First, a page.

which is used in one's business, and which gives him an advantage over competitors who do not know or use it. . . Generally it relates to the production of goods, as for example, a machine or formula for the production of an article.
By-Buk Co. v. Printed Cellophane Tape Co., 163 Cal.App.2d 157 at 166, 329 P.2d 147 at 152 (1958); Richardson v. Suzuki Motor Co., Ltd., 868 F.2d 1226, 1243 (Fed. Cir. 1989).I
The burden of proof is on the plaintiff to show: (a) a legally protectable trade secret; and (b) a legal basis, either a covenant or a confidential relationship, upon which to predicate relief. Imi-Tech Corp. v. Gagliani, 691 F.Supp. 214, 230 (S.D.Cal. 1986); quoting Futurcraft Corp. v. Clary Corp., 205 Cal.App.2d 279, 283, 23 Cal. Rptr. 198 (1962). It appears that there exist sufficient facts before the court under that standard to permit the plaintiff to withstand the motion for summary judgment on the misappropriation of trade secrets claim. All that is required is that, except by use of improper means, there would be difficulty in acquiring the information. Imi-Tech Corp., supra at 231.
Initially, it does appear that Composiflex possessed information that fit the definition of a trade secret. Composiflex had a method of applying urethane coating materials to various fabrics in different shapes. They had developed the technology consisting of impregnating a reinforcing fiber braid with two different levels of stiffness of thermoset polyurethanes. Composiflex had developed reinforced tubular products prior to contact with ACS. They had a trade secret which consisted of "a compilation of information which is used in one's business, and which gives him an advantage over competitors who do not know or use it . . . and it generally relates to the production of goods." Richardson, supra, 868 F.2d at 1243.
Composiflex also can meet the second part of the trade secret test, namely that there is "a legal basis, either a covenant or confidential relationship, upon which to predicate relief." Imi-Tech, supra, 691 F. Supp. at 230. Plaintiff correctly points out that the parties at Paragraph 12 of the D&L Agreement go into great detail spelling out the parameters of the confidentiality that was to be maintained with regard to their exchange of information. Both parties were cognizant that the exchange of confidential information was an essential element of the contractual relationship, and committed themselves to very specific terms in spelling out the terms and conditions of the contract.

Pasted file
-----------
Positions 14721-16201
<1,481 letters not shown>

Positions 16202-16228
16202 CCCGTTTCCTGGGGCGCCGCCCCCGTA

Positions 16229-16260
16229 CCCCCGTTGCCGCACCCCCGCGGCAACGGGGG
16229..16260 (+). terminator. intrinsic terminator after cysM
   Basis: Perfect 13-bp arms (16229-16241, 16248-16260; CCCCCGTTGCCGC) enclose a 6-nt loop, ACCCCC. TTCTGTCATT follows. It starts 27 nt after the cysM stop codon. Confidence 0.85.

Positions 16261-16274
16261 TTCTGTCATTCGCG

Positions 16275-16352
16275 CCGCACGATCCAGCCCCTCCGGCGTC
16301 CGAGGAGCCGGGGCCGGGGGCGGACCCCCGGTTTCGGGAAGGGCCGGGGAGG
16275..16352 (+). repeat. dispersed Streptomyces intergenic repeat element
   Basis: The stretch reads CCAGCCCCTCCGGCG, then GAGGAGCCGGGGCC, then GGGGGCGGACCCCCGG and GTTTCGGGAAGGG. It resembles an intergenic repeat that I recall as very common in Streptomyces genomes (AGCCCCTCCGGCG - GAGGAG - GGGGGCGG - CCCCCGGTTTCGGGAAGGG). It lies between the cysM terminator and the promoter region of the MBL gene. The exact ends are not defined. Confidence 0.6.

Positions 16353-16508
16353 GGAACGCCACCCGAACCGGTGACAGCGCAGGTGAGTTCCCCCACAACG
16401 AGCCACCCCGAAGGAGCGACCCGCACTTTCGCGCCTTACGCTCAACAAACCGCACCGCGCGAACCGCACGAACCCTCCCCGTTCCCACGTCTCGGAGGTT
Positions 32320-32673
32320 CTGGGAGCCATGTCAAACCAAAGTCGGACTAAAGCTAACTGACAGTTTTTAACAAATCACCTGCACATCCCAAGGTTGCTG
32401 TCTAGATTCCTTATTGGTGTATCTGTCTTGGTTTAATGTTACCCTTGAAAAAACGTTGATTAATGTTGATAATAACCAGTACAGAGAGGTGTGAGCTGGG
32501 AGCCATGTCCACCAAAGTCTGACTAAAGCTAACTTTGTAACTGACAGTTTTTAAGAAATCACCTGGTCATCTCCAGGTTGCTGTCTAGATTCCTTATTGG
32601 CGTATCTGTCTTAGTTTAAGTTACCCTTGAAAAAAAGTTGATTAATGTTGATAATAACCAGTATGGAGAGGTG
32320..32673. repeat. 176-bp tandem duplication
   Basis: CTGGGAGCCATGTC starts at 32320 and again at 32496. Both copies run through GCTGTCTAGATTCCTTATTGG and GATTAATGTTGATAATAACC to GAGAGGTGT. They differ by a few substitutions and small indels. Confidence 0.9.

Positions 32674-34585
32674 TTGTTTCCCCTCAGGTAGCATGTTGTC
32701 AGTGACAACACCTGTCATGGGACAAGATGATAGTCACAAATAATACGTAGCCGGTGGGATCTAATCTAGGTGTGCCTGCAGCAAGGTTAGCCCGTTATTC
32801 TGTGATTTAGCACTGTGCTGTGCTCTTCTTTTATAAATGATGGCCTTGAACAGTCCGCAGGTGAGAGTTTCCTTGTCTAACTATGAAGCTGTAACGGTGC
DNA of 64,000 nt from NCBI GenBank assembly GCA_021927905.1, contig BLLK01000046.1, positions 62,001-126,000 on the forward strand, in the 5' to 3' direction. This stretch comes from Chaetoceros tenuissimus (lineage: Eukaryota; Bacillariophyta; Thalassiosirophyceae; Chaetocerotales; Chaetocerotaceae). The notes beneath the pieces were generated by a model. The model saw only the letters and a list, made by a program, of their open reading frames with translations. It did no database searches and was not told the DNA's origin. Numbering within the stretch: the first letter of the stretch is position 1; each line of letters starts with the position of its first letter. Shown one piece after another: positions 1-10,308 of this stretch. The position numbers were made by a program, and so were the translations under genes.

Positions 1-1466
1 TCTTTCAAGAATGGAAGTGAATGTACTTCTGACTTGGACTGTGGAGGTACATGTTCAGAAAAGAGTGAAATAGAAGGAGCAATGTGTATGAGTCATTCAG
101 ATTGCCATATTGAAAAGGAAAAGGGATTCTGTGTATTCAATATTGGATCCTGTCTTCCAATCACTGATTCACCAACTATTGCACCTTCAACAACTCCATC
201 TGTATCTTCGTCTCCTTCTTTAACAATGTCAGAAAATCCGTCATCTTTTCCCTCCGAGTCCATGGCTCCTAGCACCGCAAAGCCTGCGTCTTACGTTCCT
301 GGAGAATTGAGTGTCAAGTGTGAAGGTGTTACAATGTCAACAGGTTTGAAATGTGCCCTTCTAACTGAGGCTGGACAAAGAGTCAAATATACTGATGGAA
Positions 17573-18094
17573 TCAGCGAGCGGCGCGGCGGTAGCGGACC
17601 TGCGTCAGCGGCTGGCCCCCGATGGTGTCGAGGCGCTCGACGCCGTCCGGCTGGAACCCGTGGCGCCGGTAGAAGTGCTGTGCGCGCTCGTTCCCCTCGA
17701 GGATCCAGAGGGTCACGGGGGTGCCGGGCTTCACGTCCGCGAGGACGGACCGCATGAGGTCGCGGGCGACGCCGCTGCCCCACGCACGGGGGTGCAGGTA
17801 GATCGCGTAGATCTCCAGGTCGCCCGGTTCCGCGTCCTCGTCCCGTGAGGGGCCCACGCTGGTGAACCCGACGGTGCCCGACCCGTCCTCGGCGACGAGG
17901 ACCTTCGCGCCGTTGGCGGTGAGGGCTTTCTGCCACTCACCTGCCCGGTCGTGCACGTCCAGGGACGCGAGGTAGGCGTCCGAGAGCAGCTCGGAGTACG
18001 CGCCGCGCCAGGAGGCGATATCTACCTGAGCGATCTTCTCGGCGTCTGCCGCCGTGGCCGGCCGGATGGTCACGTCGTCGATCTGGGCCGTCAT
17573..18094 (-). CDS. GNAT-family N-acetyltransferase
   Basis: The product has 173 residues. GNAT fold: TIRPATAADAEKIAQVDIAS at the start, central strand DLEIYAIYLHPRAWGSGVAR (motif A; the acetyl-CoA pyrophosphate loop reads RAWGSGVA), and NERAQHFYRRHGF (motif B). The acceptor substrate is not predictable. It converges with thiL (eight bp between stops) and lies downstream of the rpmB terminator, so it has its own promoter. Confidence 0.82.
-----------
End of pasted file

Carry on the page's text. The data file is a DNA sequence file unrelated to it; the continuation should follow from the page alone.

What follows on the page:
Plaintiffs may also be able convince a factfinder that they meet the other prong of the Imi-Tech test, that is "that, except by use of improper means, there would be difficulty in acquiring the information." Id. at 231. ACS apparently had a problem when they would grind the coated shaft of the catheters in order to make them smooth and round, and this would damage many of the catheters because the coating on the catheter was not concentric. As a result, the percentage of good quality catheters was quite low. It was this information on how to solve the problem with the catheters that Composiflex possessed, as it was able to coat the Kevlar braid smoothly and give it the desired physical characteristics. There was difficulty for ACS to acquire this information from any other source than Composiflex, that is why Dr. Mandleco in September 1987 undertook a nationwide search for someone who already had the manufacturing proficiency to solve the problem. As a result, ACS entered into the D&L Agreement with Composiflex. The court believes this prong of the trade secret test has also been met, namely tht ACS would have had "difficulty in acquiring the information, except by use of improper means."
The issues are many that remain before this complex matter will be resolved. Both sides have presented voluminous material to support their positions. The court is confident, however, that a reasonable factfinders can sort through the facts and make the credibility determinations that is their function. The court will deny the motion of defendant ACS for summary judgment.
EDITOR'S NOTE: The following court-provided text does not appear at this cite in 795 F. Supp. 151.
An appropriate order will follow.
BORDER OF COURT R
AND NOW this 21st day of May, 1992,
IT IS HEREBY ORDERED that the motion for summary judgment filed by the defendant, Advanced Cardiovascular Systems, Inc., is DENIED.
Glenn E. Mencer
United States District Judge